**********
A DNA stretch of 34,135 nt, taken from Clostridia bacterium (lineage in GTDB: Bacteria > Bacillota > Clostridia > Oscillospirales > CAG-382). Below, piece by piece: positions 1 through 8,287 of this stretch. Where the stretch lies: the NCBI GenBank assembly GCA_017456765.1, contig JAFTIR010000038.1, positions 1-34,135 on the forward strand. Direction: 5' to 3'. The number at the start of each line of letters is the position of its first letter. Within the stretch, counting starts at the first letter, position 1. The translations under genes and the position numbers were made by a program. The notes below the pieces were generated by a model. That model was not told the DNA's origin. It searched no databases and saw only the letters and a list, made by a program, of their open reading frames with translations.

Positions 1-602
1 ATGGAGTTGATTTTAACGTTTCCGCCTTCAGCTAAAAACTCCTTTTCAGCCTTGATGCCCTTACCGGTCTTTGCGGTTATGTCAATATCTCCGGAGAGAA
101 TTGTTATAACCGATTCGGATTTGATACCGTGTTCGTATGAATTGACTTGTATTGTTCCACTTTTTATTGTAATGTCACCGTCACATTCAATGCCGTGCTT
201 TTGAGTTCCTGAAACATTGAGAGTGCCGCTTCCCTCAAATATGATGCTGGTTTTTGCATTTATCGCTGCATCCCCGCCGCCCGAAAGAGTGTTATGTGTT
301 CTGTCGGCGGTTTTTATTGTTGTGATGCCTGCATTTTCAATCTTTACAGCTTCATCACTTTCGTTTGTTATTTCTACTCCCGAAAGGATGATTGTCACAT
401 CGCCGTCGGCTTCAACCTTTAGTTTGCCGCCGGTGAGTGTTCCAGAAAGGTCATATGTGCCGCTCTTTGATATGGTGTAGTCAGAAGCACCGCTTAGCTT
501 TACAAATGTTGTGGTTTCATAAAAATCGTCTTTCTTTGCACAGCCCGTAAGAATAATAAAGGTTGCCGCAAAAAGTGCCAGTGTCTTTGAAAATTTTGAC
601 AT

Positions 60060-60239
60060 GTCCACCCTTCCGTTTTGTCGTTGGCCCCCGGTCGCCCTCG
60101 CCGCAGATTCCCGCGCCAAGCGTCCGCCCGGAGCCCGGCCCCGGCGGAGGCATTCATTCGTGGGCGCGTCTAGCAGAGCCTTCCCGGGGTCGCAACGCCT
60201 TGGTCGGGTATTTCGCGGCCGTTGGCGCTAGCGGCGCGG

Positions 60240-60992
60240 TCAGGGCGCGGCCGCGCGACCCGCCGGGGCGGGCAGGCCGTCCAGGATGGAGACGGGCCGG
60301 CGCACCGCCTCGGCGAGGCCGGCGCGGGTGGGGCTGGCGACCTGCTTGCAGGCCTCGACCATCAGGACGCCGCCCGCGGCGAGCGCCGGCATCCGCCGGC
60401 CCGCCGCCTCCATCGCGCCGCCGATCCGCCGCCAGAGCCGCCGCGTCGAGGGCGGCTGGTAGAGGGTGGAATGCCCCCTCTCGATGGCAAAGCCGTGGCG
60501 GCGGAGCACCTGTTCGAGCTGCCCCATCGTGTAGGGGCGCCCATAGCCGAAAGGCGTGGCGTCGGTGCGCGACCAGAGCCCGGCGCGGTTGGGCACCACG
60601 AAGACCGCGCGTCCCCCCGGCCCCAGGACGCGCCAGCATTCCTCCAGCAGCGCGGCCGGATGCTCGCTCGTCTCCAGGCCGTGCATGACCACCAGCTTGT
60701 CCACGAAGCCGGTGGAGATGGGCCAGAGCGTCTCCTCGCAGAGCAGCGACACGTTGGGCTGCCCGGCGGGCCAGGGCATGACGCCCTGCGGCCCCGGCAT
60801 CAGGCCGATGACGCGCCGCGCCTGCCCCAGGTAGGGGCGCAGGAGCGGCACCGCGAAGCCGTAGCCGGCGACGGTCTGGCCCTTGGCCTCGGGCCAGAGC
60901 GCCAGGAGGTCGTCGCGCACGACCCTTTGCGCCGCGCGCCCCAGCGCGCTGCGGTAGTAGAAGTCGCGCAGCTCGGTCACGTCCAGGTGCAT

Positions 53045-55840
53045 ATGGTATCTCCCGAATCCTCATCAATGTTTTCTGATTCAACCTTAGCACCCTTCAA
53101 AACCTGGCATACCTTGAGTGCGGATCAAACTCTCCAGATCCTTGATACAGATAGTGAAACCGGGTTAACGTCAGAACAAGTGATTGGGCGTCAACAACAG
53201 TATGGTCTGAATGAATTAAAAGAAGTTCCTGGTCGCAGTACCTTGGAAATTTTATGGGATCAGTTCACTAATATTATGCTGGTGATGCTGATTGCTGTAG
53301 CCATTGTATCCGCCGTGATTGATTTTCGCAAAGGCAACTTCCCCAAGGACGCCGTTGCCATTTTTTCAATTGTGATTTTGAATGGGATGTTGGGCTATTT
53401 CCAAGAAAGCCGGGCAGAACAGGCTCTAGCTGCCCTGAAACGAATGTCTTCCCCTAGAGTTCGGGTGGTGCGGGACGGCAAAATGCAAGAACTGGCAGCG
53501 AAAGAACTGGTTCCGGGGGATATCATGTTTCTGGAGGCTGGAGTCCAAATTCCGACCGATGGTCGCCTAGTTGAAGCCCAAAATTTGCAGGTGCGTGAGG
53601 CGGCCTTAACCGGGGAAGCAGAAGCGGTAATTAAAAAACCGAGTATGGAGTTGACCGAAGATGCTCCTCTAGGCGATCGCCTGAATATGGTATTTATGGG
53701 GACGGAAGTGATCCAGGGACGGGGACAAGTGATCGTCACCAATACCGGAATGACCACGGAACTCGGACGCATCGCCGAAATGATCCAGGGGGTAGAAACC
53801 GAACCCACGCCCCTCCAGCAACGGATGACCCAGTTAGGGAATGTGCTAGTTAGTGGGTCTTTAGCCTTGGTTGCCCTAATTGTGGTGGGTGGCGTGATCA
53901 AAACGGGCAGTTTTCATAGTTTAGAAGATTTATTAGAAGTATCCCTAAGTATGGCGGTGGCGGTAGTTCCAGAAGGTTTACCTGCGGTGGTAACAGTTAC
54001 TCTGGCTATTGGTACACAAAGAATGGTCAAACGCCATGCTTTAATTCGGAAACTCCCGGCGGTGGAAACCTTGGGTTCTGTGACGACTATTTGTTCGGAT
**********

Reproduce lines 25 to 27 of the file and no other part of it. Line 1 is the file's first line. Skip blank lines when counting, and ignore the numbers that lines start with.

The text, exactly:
53101 AACCTGGCATACCTTGAGTGCGGATCAAACTCTCCAGATCCTTGATACAGATAGTGAAACCGGGTTAACGTCAGAACAAGTGATTGGGCGTCAACAACAG
53201 TATGGTCTGAATGAATTAAAAGAAGTTCCTGGTCGCAGTACCTTGGAAATTTTATGGGATCAGTTCACTAATATTATGCTGGTGATGCTGATTGCTGTAG
53301 CCATTGTATCCGCCGTGATTGATTTTCGCAAAGGCAACTTCCCCAAGGACGCCGTTGCCATTTTTTCAATTGTGATTTTGAATGGGATGTTGGGCTATTT